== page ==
The Decisive Criterion Between The Friends of Allah and The Friends of Shaytan
Author: Ibn Taymiyyah (d728H)
Pubisher: Dar As-Sunnah Publishers, Birmingham, UK
Edition: Third Edition, Paperback
Translator: Abu Rumaysah
Aḥmad b. ʿAbdul Halīm Taqi al-Dīn, famously known as Sheikh-ul-Islām Ibn Taymiyyah, is a 7th century Islamic scholar, a polymath who inspired generations after him and started a golden Islamic legacy that bears fruit even today. Coming from a religious family of Harran, a city between present-day Turkey and Syria, his mission was to raise high the flag of Ahlus Sunnah wal Jamāʿah. He spent his life inviting people to the methodology of the Salaf us Ṣāliḥīn and refuting the false claims of the deviant groups.
Known for his meticulous memory, keen intelligence and depth of understanding, Ibn Taymiyyah was a walking encyclopaedia. He was a prolific writer and hardly left any branch of knowledge untouched. He was a master in Tafsīr, Ḥadīth, Fiqh, Aqīdah, Grammar, History, Seerah, and surpassed his contemporaries in these areas.
Ibn Taymiyyah is known for his severe criticism of deviant sects. At the time when the entire Muslim world was being swept by Greek philosophy, he led a crusade against it, critiqued it and annihilated it from root to branch. He wrote extensively on philosophy and sifted out the deviance from the guidance.
ABOUT THIS BOOK
In his book Al-Furqan bayna Awliya ar-Raḥmān wa awliya ash-shayṭān, he puts forth his proposition that Allāh has His Awliya and the Shayṭān has his Awliya and, according to him, it is an obligation on the believers to differentiate the Awliya of Ar-Raḥmān from the Awliya of Shayṭān.
Therefore, he has named it The Decisive Criterion Between The Friends of Allāh and The Friends of Shayṭān. In other words, this book is a guide for a layman to differentiate between the Awliya of Allāh from the Awliya of Shayṭān. In that context this book is a must read for Kashmiris. Our folklore is full of stories of Awliya and Reshis and we need to find out in the light of the Qur’ān, Sunnah and the traditions of the pious predecessors whom to emulate and whom not to. And today, if we look in and around ourselves, we find people with meagre knowledge of details of Imān proclaiming Wilaya. In fact in the recent past, we had one such impostor who made such claims.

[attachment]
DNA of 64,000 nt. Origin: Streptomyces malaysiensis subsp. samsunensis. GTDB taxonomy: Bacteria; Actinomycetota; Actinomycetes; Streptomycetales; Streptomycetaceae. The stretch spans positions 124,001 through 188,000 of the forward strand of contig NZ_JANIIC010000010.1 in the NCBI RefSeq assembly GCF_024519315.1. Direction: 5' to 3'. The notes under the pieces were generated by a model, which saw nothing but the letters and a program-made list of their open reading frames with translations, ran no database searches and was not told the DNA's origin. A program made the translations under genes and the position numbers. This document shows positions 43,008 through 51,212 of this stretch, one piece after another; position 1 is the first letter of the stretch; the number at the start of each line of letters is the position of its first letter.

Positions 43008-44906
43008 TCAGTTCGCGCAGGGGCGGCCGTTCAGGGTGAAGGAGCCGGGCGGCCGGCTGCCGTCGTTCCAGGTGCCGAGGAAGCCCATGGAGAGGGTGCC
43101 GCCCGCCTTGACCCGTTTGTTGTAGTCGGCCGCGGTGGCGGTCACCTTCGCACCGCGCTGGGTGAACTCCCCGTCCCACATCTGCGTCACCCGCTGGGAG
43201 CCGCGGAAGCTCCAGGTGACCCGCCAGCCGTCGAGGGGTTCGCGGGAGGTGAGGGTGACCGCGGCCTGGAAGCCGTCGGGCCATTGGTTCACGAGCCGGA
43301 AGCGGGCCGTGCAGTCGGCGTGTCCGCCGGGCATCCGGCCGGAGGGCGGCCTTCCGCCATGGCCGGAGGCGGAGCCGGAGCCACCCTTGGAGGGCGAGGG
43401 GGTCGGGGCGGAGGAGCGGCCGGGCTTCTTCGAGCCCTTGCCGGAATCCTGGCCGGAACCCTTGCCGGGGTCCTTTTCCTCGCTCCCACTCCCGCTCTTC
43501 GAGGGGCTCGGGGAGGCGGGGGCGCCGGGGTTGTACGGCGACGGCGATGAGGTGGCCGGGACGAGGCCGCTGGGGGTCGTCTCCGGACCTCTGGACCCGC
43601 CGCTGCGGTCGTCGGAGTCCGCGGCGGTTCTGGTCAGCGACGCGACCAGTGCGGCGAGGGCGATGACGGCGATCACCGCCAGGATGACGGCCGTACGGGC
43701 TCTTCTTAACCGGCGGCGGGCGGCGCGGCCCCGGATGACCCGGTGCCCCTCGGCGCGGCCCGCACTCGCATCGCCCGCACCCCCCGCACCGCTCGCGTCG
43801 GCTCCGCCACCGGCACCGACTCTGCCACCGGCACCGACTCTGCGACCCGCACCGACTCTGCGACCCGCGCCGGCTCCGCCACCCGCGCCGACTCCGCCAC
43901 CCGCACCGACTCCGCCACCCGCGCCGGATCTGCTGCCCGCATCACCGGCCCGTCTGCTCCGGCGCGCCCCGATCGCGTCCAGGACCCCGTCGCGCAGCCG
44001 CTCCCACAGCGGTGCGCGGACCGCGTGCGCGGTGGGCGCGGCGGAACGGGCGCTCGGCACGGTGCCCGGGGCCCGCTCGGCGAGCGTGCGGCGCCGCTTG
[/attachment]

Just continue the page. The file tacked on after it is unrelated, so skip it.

THE ENEMY OF A WALEE IS ALLĀH’S ENEMY
In the book, Ibn Taymiyyah discusses the etymology of the word Wilaya and its connected terms. The word Walee is a neutral term; it means a friend, an ally, drawn closer or a supporter. He draws home the point that one who loves a Walee of Allāh loves Allāh and one who hates a Walee of Allāh hates Allāh. Since a Walee of Allāh conforms to and follows Allāh in all that He loves and is pleased with, and hates and is displeased with what He hates and displeases, therefore loving him is loving Him and hating him is hating Him.
AWLIYA ARE NOT INFALLIBLE
At the same time, Ibn Taymiyyah hits hard at those deviant Sufis who have invented their own standards of Wilaya and castigates them for deviating from the Sunnah and the methodology of the Ṣaḥāba. He criticizes the notion of using the term Walee only for the saints and ascetics and ignoring those who are more entitled to it – the Prophets of Allāh and the Ṣaḥāba. Therefore the greatest awliya of all are the Prophets and the greatest of all the Prophets is Muḥammad (sall Allāhu ʿalayhi wa sallam). Abū Bakr, ʿUmar, Uthmān and ʿAlī (raḍiy Allāhu ʿanhum) are all undoubtedly the awliya of Allāh.